“I decided to work for the city and its citizens because the mayor was promising a lot of work and concrete improvements and tangible results in the field,” she says. Tjaša gets satisfaction from participating in the planning and growth of city projects that provide residents with high-quality services.
During her childhood and later in her professional life, she does not remember being deprived of anything, treated differently or having fewer opportunities in life due to gender. Moreover, she never thought about the issue of gender inequality in her youth, “maybe because I have always been surrounded by strong and successful women who were recognised and respected in their environments,” she mentions.
Today, she admits she can consider herself lucky and that equality is not to be taken for granted. “I could have grown up completely differently. The fact that I am a woman could have felt like a negative both in my education and getting my first job or at every career step and in my private life. From there, all the way to extreme cases where you are not allowed to drive a car or open your own bank account. All this is happening around the world. It is impossible to turn a blind eye.”
The deputy mayor is convinced that everyone has the right to pursue their goals and try to make their dreams come true, not only regardless of gender but also regardless of gender identity, race, religion, or economic status. “At least, that is how it should be,” she declares.
With that aim, it is commendable that we are talking more and more about this in society, Tjaša explains. An even more effective move from words to deeds, she says, starts with the seemingly small steps of every single one of us that can make a significant impact. “In an extremely complex and uncertain world that is changing at supersonic speed, we need all the knowledge, experience, ideas and suggestions available to be able to resolve our present and future. Women and men can do more, and we are stronger together,” she concludes.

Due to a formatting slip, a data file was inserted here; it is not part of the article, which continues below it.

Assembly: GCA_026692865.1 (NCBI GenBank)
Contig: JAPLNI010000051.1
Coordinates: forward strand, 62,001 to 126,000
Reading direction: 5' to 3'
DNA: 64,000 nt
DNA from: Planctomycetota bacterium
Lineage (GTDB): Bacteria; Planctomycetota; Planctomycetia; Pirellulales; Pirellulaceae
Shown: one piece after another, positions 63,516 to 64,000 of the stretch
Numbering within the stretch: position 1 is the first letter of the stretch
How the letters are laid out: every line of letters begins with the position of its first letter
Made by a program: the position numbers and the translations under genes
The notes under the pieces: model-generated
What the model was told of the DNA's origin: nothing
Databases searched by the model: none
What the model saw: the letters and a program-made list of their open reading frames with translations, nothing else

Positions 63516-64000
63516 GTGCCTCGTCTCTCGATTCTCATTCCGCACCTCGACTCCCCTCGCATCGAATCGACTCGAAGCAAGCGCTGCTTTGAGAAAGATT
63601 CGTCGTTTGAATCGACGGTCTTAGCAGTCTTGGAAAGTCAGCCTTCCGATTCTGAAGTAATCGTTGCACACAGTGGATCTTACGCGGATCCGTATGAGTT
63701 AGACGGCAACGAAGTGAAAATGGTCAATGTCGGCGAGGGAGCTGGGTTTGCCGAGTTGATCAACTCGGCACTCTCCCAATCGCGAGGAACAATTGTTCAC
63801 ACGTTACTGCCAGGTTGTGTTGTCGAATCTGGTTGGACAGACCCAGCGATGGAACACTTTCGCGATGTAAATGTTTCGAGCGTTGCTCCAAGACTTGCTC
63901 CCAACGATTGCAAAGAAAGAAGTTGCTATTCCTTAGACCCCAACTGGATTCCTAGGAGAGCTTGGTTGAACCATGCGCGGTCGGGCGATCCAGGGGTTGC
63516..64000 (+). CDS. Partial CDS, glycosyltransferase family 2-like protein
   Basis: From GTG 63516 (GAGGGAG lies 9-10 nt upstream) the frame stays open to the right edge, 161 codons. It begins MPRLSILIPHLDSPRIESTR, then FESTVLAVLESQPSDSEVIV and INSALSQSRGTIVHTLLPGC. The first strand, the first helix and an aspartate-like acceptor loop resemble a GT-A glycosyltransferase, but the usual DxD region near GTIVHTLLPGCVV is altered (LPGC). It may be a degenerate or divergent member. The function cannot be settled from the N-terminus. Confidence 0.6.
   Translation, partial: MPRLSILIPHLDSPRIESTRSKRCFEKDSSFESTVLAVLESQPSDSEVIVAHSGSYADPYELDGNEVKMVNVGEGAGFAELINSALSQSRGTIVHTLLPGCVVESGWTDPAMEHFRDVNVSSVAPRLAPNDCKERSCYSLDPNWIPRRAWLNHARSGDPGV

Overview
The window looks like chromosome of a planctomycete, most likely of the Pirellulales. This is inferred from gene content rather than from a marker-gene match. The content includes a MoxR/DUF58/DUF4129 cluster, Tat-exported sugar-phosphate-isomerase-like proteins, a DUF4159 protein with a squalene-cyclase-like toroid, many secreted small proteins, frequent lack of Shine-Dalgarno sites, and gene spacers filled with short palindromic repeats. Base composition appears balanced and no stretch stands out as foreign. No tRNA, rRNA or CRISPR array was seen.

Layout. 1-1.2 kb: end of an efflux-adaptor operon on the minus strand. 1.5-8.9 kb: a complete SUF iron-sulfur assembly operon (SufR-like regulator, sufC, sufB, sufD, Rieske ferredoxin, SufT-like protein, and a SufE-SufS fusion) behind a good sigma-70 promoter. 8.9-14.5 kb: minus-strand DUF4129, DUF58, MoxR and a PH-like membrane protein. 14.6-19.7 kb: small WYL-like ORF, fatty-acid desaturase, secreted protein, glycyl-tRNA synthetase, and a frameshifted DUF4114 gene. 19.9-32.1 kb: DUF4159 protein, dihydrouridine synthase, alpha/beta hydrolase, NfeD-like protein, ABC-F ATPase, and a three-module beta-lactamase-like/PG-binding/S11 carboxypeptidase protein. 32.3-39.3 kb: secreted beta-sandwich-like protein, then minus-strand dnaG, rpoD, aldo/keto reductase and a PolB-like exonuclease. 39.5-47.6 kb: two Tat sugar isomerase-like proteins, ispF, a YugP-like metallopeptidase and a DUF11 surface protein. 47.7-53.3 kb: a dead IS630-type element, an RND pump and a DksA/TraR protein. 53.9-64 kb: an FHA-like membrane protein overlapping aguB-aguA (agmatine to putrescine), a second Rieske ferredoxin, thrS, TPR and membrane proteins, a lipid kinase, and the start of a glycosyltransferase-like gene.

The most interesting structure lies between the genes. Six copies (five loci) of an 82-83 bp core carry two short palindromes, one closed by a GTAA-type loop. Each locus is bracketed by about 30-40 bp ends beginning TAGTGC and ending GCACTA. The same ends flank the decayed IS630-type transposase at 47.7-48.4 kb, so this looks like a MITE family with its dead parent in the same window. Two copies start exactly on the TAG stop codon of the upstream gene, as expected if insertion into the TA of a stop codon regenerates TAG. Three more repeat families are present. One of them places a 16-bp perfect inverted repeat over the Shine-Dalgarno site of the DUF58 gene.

A step closer to gender equality
Also in Ljubljana, Simona Topolinjak is the coordinator of equal opportunities. Her work covers cooperation with NGOs and experts in LGBTI+ inclusion, prevention of violence against women and strategic planning for the council. Among her most significant achievements is the local Strategy for the Development of Social Care 2021-2027, the yearly action plan for gender equality and the booklet For gender equality in Ljubljana. She also coordinates the city project LGBTI+ friendly business certificate.
“A municipality plays a significant role in achieving gender equality in society, as it plans, creates and implements policies, while at the same time encouraging the integration of gender equality in all areas as an employer,” she says.
Simona works towards a social atmosphere and political culture without prejudice or stereotypical gender-based behaviour. To prevent the social invisibility of women, Ljubljana encourages gender-sensitive language in written and verbal forms. Other activities focus on the inequality of genders, such as a day children spend with a woman role model (for example, a CEO or a deputy mayor), art or literature contests that discuss different aspects of gender equality and exhibition projects that address traditional social roles.
“In Ljubljana, we have taken many steps towards gender equality, but there are still many ahead of us,” Simona says. “I believe that we will gradually achieve gender equality and with that a society with a high-quality and beautiful life for all.”